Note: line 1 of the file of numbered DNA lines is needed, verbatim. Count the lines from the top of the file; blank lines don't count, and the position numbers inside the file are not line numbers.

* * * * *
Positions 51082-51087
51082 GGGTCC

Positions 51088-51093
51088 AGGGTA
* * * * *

Positions 51082-51087